# Linear Pair of AnglesDefinition, Axiom, Examples

The linear pair of angles is an important subject in geometry. With so many real-life functions, you'd be astonished to discover how relevant this figure can be. While you may think it has no use in your life, we all must learn the concept to ace those tests in school.

To save your time and offer this information easily accessible, here is an preliminary insight into the characteristics of a linear pair of angles, with visualizations and examples to help with your private study sessions. We will also discuss few real-life and geometric applications.

## What Is a Linear Pair of Angles?

Linearity, angles, and intersections are ideas that remain to be relevant as you go forward in geometry and more complex theorems and proofs. We will answer this question with a easy explanation in this single point.

### Explanation

A linear pair of angles is the name given to two angles that are situated on a straight line and the total of their measurement of angles is 180 degrees.

To put it simply, linear pairs of angles are two angles that sit on the same line and pair up to form a straight line. The total of the angles in a linear pair will always make a straight angle equal to 180 degrees.

It is important to bear in mind that linear pairs are at all times at adjacent angles. They share a common vertex and a common arm. This suggests that at all times form on a straight line and are always supplementary angles.

It is crucial to make clear that, even though the linear pair are always adjacent angles, adjacent angles never constantly linear pairs.

### The Linear Pair Axiom

Through the precise explanation, we will examine the two axioms seriously to completely comprehend every example given to you.

Initiate with definition of what an axiom is. It is a mathematical postulate or assumption that is accepted without proof; it is believed obvious and self-explanatory. A linear pair of angles has two axioms linked with them.

The first axiom establishes that if a ray is located on a line, the adjacent angles will make a straight angle, making them a linear pair.

The second axiom establishes that if two angles produces a linear pair, then uncommon arms of both angles produces a straight angle between them. This is commonly called a straight line.

## Examples of Linear Pairs of Angles

To visualize these axioms better, here are a few figure examples with their respective explanations.

### Example One

As we can see in this example, we have two angles that are adjacent to each other. As you can notice in the figure, the adjacent angles form a linear pair due to the fact that the sum of their measurement is equivalent to 180 degrees. They are also supplementary angles, as they share a side and a common vertex.

Angle A: 75 degrees

Angle B: 105 degrees

Sum of Angles A and B: 75 + 105 = 180

### Example Two

Here, we have two lines intersect, producing four angles. Not every angles form a linear pair, but respective angle and the one close to it makes a linear pair.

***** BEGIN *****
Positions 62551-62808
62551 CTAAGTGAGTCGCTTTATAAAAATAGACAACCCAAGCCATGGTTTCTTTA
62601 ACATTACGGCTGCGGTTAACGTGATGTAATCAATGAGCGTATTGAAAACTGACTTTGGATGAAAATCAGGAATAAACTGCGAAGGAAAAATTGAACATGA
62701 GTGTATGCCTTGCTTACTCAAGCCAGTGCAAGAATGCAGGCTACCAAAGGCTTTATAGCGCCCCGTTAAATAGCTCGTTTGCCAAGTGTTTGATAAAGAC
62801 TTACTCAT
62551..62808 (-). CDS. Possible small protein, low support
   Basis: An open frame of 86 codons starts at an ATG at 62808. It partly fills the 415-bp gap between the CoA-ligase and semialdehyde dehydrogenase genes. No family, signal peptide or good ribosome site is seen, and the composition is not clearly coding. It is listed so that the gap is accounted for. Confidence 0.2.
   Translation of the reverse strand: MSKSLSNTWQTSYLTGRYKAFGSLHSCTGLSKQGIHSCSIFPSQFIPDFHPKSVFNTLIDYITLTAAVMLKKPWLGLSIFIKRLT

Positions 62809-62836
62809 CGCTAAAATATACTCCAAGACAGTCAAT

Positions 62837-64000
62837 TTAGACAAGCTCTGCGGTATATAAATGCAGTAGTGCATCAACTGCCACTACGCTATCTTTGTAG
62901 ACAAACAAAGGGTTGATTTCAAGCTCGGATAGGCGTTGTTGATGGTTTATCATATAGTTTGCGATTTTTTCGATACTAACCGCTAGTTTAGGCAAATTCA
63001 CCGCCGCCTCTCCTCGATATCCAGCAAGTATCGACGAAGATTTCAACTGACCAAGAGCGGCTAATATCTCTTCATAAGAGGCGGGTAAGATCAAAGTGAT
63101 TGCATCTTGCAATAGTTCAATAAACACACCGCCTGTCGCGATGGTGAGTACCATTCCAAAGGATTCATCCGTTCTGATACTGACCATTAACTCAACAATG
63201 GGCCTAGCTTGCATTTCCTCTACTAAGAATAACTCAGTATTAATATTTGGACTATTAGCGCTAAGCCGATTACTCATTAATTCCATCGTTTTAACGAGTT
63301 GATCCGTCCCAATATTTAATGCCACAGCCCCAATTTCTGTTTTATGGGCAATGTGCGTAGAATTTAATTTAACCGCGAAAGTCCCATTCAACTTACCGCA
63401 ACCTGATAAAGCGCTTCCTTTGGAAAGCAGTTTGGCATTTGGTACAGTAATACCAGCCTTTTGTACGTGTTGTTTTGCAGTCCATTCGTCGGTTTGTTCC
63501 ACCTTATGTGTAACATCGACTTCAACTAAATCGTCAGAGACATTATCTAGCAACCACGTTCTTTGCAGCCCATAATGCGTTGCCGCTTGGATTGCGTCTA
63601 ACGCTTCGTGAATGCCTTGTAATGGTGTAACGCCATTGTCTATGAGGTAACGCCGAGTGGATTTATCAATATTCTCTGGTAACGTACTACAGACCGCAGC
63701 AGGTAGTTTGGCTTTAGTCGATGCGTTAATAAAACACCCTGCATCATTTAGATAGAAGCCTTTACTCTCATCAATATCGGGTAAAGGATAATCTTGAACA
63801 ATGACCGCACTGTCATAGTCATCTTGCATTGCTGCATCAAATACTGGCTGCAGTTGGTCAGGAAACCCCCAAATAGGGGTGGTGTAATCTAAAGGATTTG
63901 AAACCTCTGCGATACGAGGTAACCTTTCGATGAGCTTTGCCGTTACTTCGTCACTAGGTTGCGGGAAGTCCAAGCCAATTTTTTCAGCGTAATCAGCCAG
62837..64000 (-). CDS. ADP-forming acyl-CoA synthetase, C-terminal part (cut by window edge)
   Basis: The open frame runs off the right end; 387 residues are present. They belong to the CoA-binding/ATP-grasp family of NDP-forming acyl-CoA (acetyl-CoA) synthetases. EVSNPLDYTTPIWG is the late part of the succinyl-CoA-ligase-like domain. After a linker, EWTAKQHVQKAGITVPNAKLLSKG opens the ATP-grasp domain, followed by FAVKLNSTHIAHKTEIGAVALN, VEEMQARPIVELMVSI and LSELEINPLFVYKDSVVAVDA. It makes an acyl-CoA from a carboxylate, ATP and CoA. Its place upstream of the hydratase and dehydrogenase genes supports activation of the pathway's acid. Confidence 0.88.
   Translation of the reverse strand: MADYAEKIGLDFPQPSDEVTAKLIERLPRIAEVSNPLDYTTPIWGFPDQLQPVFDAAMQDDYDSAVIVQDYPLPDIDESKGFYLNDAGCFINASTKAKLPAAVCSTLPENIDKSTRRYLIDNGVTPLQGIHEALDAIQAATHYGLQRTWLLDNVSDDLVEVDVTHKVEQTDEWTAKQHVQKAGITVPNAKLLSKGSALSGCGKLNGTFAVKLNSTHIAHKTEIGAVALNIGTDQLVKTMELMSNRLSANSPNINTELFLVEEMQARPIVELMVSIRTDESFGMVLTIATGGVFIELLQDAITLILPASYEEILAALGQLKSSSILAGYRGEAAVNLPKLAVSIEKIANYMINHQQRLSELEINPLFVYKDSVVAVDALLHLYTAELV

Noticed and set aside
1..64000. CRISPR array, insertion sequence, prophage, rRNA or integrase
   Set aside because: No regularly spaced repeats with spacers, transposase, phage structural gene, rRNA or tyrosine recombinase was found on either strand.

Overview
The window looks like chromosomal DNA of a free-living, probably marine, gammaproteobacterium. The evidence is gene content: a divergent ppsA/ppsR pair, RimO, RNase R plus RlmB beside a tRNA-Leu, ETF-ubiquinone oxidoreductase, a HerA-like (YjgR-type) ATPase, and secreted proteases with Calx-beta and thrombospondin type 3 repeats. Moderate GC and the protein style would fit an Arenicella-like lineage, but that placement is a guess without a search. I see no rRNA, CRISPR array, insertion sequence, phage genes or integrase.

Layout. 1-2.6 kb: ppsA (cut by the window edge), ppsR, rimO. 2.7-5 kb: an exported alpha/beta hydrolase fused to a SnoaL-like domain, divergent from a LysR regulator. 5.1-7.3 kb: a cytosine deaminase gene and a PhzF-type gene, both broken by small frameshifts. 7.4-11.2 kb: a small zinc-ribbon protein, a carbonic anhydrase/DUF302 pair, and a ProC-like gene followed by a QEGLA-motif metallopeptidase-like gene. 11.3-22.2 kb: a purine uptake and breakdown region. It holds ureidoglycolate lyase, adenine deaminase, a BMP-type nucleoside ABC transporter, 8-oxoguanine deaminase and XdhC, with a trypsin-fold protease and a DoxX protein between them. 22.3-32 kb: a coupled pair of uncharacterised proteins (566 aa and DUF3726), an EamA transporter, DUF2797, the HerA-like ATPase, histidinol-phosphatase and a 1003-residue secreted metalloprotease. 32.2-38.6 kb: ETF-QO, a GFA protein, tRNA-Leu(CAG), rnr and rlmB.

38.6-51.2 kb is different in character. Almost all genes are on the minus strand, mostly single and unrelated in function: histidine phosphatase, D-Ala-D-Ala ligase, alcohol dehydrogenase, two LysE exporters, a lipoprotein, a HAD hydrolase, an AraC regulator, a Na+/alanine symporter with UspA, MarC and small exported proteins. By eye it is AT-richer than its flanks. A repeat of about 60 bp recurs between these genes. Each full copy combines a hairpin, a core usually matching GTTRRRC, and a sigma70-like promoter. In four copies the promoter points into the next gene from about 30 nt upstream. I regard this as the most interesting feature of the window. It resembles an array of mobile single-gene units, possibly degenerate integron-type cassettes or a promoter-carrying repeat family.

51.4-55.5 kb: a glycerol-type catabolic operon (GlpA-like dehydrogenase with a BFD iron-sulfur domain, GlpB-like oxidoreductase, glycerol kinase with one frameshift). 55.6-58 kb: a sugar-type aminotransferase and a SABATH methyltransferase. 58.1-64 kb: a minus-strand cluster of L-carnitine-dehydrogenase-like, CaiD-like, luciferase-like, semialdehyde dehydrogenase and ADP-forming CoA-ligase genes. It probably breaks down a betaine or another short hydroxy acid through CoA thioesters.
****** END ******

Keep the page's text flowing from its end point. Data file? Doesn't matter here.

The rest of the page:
∠A 30 degrees

∠B: 150 degrees

∠C: 30 degrees

∠D: 150 degrees

In this example, the linear pairs are:

∠A and ∠B

∠B and ∠C

∠C and ∠D

∠D and ∠A

### Example Three

This instance presents an intersection of three lines. Let's look at the axiom and characteristics of linear pairs.

∠A 150 degrees

∠B: 50 degrees

∠C: 160 degrees

None of the angle combinations add up to 180 degrees. As a result, we can conclude that this image has no linear pair unless we expand one straight line.

## Uses of Linear Pair of Angles

At the moment we have explored what linear pairs are and have observed some instances, let’s check how this theorem can be implemented in geometry and the real world.

### In Real-Life Scenarios

There are several implementations of linear pairs of angles in real-world. One common case is architects, who apply these axioms in their daily job to identify if two lines are perpendicular and form a straight angle.

Builders and construction professionals also utilize experts in this subject to make their job easier. They use linear pairs of angles to make sure that two adjacent walls create a 90-degree angle with the floor.

Engineers also apply linear pairs of angles frequently. They do so by figuring out the pressure on the beams and trusses.

### In Geometry

Linear pairs of angles also play a function in geometry proofs. A ordinary proof that employs linear pairs is the alternate interior angles theorem. This theorem explains that if two lines are parallel and intersected by a transversal line, the alternate interior angles made are congruent.

The proof of vertical angles also replies on linear pairs of angles. Even though the adjacent angles are supplementary and add up to 180 degrees, the opposite vertical angles are always equivalent to each other. Because of above-mentioned two rules, you are only required to figure out the measure of any one angle to work out the measure of the rest.

The theorem of linear pairs is also used for more sophisticated applications, such as determining the angles in polygons. It’s important to grasp the fundamentals of linear pairs, so you are prepared for more complex geometry.

As shown, linear pairs of angles are a relatively simple theorem with few fascinating applications. Next time you're out and about, take note if you can spot some linear pairs! And, if you're taking a geometry class, be on the lookout for how linear pairs might be helpful in proofs.

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